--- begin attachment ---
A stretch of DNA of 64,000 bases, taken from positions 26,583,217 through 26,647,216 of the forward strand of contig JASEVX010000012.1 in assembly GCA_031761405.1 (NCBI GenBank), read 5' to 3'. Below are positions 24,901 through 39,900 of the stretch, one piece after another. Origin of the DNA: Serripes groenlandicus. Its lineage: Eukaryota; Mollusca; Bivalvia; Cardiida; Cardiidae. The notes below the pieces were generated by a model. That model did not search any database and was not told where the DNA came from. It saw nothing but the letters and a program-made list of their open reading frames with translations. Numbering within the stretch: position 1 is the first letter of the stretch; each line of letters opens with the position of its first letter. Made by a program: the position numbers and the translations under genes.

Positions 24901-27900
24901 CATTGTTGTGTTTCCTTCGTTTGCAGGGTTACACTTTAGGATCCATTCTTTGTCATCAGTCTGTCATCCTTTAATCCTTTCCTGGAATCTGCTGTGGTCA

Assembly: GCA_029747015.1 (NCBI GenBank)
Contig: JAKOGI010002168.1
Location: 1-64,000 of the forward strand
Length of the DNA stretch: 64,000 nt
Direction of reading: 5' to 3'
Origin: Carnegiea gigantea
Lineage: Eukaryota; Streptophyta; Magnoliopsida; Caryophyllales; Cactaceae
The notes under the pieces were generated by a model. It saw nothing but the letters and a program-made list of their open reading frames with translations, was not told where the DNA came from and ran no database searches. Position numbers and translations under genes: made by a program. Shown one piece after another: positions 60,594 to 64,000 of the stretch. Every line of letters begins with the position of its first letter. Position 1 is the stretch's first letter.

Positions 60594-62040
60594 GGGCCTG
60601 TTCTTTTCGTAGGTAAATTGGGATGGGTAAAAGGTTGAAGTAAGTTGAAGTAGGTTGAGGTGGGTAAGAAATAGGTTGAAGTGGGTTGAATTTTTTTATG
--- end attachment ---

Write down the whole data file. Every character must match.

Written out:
A stretch of DNA of 64,000 bases, taken from positions 26,583,217 through 26,647,216 of the forward strand of contig JASEVX010000012.1 in assembly GCA_031761405.1 (NCBI GenBank), read 5' to 3'. Below are positions 24,901 through 39,900 of the stretch, one piece after another. Origin of the DNA: Serripes groenlandicus. Its lineage: Eukaryota; Mollusca; Bivalvia; Cardiida; Cardiidae. The notes below the pieces were generated by a model. That model did not search any database and was not told where the DNA came from. It saw nothing but the letters and a program-made list of their open reading frames with translations. Numbering within the stretch: position 1 is the first letter of the stretch; each line of letters opens with the position of its first letter. Made by a program: the position numbers and the translations under genes.

Positions 24901-27900
24901 CATTGTTGTGTTTCCTTCGTTTGCAGGGTTACACTTTAGGATCCATTCTTTGTCATCAGTCTGTCATCCTTTAATCCTTTCCTGGAATCTGCTGTGGTCA

Assembly: GCA_029747015.1 (NCBI GenBank)
Contig: JAKOGI010002168.1
Location: 1-64,000 of the forward strand
Length of the DNA stretch: 64,000 nt
Direction of reading: 5' to 3'
Origin: Carnegiea gigantea
Lineage: Eukaryota; Streptophyta; Magnoliopsida; Caryophyllales; Cactaceae
The notes under the pieces were generated by a model. It saw nothing but the letters and a program-made list of their open reading frames with translations, was not told where the DNA came from and ran no database searches. Position numbers and translations under genes: made by a program. Shown one piece after another: positions 60,594 to 64,000 of the stretch. Every line of letters begins with the position of its first letter. Position 1 is the stretch's first letter.

Positions 60594-62040
60594 GGGCCTG
60601 TTCTTTTCGTAGGTAAATTGGGATGGGTAAAAGGTTGAAGTAAGTTGAAGTAGGTTGAGGTGGGTAAGAAATAGGTTGAAGTGGGTTGAATTTTTTTATG